From the market to your plate
From the market to your plate

All about duck > From the market to your plate


If possible, buy a duck with its blood (smothered) - the meat is more flavorful and moister because the blood stays inside, so it can be cooked like red meat.

For a whole duck, you can tell that the bird will be tender if the lower part of its beak and the wing tips are flexible.

Whole duck is available on the market, as well as the following cuts: legs, suprême (breast), magret (breast from a force-fed duck) and giblets (liver and gizzard).


Remove the duck from its wrapping, wipe it with a damp cloth, and empty and rinse the cavity, if necessary. Place on a plate, cover with plastic wrap and store in the coldest part of the refrigerator for 2 or 3 days.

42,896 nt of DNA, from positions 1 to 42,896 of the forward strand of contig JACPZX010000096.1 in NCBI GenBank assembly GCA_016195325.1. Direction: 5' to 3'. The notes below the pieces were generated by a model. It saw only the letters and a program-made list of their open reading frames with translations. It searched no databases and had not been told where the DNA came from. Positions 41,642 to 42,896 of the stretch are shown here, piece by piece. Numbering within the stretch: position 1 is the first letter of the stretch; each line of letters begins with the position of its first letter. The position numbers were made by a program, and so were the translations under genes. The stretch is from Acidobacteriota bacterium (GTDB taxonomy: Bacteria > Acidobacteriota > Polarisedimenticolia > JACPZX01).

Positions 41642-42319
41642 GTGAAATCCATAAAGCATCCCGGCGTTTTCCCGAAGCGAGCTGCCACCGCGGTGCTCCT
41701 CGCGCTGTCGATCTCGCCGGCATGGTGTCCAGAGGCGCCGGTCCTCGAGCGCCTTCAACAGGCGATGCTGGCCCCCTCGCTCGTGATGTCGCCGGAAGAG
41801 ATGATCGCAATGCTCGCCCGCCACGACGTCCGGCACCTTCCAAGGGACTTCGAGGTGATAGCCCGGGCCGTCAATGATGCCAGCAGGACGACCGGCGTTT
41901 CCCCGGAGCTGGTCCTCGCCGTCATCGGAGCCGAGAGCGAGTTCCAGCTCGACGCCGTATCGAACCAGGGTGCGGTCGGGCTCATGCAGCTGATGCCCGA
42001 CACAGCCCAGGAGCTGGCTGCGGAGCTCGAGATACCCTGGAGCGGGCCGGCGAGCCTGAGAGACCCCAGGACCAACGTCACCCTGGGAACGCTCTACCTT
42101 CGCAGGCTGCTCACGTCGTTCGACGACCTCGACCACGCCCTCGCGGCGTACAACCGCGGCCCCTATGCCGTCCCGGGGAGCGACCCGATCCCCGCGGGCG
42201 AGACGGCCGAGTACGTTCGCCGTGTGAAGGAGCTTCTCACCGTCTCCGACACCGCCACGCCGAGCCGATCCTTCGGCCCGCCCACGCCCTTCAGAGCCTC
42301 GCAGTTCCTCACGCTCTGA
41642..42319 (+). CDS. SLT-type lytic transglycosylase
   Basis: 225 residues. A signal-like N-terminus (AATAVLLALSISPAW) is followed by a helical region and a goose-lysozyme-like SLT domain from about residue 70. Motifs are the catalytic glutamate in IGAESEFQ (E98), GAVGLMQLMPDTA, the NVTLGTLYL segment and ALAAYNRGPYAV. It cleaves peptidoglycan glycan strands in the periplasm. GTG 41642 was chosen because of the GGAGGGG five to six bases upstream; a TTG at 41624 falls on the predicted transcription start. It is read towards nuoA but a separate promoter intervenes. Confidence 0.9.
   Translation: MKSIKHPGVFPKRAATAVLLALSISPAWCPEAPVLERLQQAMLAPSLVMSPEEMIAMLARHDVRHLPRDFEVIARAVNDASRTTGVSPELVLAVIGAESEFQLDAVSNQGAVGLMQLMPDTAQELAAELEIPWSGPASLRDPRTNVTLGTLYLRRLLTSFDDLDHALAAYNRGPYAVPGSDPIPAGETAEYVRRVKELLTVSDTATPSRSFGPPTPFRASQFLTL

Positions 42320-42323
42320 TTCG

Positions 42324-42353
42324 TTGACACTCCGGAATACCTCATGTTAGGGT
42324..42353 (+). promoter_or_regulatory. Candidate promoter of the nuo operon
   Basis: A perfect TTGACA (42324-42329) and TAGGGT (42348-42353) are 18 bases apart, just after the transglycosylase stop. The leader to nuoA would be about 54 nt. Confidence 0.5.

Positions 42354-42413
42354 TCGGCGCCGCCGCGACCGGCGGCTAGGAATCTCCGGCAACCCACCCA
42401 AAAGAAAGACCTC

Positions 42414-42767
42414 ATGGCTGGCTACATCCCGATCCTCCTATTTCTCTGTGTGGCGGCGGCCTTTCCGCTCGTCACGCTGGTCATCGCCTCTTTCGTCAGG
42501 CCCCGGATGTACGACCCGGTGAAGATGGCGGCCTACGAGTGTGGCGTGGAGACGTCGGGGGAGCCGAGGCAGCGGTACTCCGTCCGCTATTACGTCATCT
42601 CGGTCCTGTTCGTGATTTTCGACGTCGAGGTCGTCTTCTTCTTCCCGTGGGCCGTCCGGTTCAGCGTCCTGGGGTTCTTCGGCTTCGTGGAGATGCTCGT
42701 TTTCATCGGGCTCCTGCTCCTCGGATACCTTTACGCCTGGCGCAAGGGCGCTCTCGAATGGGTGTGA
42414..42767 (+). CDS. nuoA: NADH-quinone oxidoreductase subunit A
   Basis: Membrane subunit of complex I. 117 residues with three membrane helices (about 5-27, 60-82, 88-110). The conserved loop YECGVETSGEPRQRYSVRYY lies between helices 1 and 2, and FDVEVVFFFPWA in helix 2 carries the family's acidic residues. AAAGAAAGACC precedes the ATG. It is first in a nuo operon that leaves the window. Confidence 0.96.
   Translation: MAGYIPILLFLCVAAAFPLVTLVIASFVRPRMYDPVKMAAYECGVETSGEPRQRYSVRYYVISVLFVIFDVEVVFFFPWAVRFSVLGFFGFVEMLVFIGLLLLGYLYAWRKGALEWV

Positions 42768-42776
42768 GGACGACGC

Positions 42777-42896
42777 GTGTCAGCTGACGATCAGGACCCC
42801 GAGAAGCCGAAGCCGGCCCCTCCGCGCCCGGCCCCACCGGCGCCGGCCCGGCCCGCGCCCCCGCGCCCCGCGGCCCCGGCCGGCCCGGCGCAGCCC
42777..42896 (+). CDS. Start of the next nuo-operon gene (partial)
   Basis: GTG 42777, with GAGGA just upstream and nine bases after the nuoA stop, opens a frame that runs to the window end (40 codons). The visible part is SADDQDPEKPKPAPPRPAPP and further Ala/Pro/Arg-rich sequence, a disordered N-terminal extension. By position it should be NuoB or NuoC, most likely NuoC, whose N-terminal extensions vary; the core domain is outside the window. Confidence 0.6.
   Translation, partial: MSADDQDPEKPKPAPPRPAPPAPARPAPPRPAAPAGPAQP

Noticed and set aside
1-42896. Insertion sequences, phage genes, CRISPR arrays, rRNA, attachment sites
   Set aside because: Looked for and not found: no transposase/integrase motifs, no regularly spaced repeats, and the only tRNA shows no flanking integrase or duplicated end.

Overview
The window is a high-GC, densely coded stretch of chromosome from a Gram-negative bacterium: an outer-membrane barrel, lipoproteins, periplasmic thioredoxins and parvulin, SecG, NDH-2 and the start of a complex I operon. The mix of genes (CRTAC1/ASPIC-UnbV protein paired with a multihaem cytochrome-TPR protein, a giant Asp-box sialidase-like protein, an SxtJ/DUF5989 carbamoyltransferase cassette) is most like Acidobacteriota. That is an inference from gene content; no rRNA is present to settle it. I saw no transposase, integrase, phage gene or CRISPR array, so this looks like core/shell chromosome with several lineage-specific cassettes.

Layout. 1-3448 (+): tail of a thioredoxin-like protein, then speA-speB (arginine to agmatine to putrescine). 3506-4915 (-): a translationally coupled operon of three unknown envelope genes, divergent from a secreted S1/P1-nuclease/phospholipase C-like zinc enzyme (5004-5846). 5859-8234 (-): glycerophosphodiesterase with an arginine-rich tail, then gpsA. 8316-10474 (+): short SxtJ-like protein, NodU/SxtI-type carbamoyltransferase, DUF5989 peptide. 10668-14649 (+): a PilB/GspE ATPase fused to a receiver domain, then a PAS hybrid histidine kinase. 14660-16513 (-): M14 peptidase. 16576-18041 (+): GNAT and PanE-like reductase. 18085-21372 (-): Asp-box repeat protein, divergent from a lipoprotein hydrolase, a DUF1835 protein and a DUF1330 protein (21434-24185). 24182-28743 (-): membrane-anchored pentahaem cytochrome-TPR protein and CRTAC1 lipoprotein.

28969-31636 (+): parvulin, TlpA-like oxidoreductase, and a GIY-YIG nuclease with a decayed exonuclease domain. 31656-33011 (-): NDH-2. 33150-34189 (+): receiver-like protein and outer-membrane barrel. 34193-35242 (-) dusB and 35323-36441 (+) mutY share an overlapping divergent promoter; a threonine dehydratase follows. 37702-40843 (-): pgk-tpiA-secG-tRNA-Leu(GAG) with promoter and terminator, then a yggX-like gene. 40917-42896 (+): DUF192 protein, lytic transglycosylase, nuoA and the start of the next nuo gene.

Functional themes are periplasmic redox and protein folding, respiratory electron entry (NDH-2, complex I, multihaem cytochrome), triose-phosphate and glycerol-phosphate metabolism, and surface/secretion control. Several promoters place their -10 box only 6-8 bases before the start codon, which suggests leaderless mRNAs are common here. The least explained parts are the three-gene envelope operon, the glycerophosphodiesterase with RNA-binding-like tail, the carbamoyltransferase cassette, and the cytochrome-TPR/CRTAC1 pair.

Dry the duck inside and out. Season the cavity with salt and pepper.


The cooking time may vary depending on whether you have a Peking or Barbary duck, wild or farmed. Recipes are not necessarily interchangeable. Peking is fatter than Barbary.

For a whole duck, the internal temperature should reach 74° C (165° F) on a meat thermometer, and 70° C (160° F) for breasts.

Season and brown each side in a hot skillet. Cook in a 225º C (450º F) oven for 8 to 15 minutes, depending on the size and desired degree of doneness. Let rest before carving.

Something different
Take two duck breasts and tie them together like a little roast. Brush with oil and garlic flower. Sear in a skillet and finish cooking in the oven. There will be little shrinkage and the meat will be moist and tender.

To check for doneness, stick a trussing needle into the fat of the thigh. If the juice that comes out is pink, the duck is rare. If it is clear, almost transparent, the duck is perfectly cooked.

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